…Proposals for classification and labelling of proquinazid, cymoxanil and ethephon

Under Regulation (EC) No. 1272/2008 on Classification, Labelling and Packaging (CLP), there is a legal obligation for suppliers to evaluate the hazards of chemicals (substances and mixtures) to be placed on the market, and to classify and label them appropriately. An option also exists for Member State competent authorities or industry to ask for the classification and labelling of a substance to be harmonised across Europe, whereupon ECHA organises a public consultation period of 45 days. Recently submitted harmonisation proposals (by the UK, Austria and the Netherlands) relate to proquinazid, cymoxanil and ethephon. Comments on these proposals should be submitted by 22 July 2011 (proquinazid) and 29 July 2011 (cymoxanil and ethephon). For further details, visit online. {187859-61}

…Other REACH items of interest

Presentations and recordings of the webinars on downstream user reports (31 May 2011) and the inquiry process (25 May 2011) are now available (http://echa.europa.eu/news/webinars_en.asp).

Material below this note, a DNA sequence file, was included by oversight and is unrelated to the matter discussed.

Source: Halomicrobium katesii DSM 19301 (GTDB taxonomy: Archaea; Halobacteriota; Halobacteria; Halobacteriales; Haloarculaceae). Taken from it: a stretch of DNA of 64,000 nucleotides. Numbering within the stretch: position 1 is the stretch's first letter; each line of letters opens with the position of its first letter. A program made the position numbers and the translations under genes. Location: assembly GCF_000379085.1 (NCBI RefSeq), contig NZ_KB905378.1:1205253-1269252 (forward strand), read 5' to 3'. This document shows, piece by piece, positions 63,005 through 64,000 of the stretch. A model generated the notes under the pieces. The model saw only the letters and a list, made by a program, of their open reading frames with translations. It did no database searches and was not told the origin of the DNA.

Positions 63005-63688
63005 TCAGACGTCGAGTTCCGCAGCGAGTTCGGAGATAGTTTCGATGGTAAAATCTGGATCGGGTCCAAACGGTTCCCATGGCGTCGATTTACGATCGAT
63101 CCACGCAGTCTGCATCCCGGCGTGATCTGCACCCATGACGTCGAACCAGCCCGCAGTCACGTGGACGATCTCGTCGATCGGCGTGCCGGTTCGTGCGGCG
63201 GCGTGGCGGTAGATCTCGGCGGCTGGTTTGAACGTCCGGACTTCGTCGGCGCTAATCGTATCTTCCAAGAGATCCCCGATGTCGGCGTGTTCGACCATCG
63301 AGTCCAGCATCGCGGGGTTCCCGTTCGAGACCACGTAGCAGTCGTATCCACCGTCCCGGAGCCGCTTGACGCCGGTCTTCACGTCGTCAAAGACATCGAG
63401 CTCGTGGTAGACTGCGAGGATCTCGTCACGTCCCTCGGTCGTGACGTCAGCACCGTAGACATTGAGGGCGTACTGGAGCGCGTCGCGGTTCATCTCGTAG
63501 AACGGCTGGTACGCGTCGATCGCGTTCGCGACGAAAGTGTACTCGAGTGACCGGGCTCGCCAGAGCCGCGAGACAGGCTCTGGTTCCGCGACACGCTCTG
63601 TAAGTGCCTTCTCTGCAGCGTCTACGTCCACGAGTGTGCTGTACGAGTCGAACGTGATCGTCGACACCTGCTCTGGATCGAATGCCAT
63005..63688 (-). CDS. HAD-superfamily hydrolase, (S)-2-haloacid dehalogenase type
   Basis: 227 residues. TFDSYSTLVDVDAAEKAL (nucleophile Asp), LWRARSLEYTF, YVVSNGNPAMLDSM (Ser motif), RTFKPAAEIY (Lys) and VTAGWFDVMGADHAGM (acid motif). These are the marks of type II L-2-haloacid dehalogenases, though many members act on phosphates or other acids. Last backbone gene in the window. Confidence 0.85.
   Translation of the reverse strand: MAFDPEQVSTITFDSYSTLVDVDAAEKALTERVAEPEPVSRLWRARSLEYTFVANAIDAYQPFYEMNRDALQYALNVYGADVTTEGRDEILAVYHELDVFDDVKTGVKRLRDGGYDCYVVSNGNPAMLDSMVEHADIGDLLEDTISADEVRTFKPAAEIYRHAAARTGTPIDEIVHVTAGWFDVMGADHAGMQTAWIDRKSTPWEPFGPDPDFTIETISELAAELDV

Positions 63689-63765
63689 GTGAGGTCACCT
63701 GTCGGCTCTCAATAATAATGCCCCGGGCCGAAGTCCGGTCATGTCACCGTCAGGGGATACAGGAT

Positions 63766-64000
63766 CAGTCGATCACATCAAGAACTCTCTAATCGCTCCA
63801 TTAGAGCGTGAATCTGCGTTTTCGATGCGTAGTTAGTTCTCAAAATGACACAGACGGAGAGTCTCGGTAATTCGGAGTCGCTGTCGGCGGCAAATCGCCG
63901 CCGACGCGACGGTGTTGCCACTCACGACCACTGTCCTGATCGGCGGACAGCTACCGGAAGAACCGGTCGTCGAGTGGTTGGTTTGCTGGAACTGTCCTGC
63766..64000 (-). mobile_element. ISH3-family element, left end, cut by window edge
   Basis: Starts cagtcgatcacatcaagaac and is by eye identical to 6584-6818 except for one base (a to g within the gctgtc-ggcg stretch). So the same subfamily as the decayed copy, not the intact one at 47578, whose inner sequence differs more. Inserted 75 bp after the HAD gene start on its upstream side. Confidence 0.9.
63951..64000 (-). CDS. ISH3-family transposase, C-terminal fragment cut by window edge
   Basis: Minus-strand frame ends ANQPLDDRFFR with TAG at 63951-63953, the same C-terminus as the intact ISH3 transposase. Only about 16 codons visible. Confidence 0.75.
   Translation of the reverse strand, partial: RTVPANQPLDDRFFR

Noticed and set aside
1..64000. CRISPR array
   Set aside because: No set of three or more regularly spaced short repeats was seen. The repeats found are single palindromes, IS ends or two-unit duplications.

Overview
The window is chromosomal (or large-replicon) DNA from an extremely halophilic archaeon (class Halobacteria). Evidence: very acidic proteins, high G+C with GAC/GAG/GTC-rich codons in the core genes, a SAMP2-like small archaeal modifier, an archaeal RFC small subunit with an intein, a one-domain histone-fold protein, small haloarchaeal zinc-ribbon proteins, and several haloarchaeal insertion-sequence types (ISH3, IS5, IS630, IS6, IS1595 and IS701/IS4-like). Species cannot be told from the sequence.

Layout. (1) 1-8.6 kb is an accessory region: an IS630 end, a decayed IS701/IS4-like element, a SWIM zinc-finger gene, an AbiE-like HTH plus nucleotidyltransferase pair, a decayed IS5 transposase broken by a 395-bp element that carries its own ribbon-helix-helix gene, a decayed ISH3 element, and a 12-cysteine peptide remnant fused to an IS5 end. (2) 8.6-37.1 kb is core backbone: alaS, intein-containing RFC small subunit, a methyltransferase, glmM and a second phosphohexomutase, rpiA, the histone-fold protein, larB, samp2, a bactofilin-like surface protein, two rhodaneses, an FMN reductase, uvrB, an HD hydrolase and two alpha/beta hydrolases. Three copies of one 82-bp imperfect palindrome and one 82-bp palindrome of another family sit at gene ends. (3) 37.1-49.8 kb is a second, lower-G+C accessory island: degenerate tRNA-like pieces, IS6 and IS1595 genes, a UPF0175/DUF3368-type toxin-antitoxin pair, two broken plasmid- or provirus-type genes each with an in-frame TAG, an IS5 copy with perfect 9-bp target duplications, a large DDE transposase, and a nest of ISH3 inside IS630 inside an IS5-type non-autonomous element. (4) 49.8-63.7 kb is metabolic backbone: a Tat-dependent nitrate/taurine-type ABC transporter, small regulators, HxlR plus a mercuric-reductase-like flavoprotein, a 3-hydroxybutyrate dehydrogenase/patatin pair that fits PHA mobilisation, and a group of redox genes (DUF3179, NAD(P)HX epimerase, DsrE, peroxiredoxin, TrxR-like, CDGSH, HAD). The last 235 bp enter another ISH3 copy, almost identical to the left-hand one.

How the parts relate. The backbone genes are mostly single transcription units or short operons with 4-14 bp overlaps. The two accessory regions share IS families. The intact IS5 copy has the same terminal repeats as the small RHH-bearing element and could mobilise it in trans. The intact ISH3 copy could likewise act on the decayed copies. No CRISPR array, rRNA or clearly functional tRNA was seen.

A recording of ECHA’s sixth Stakeholders’ Day is accessible (http://www.echa.europa.eu/news/events/6th_stakeholders_day_en.asp).

Testing proposals involving vertebrate animals: request for information from third parties on over 80 substances (31 May 2011; 16 June 2011; 23 June 2011; 1 July 2011) (http://echa.europa.eu/consultations/test_proposals/test_prop_cons_en.asp?consultations_status=current).

ECHA launches a public consultation on its draft recommendation of thirteen new substances to be prioritised from the Candidate List for the Authorisation List (trichloroethylene, five cobalt compounds and seven chromium compounds) (http://echa.europa.eu/news/na/201106/na_11_26_public_cons_inclusion_of_susb_in_auth_list_en.asp).

Committee for Socio-economic Analysis (SEAC) adopts its first opinion (in June 2011), on a restriction of dimethyl fumarate (DMFu) in articles, and agrees on two draft opinions on restriction proposals under REACH concerning mercury in measuring devices and phenylmercury compounds (http://echa.europa.eu/news/pr/201106/pr_11_14_seac_20110617_en.asp).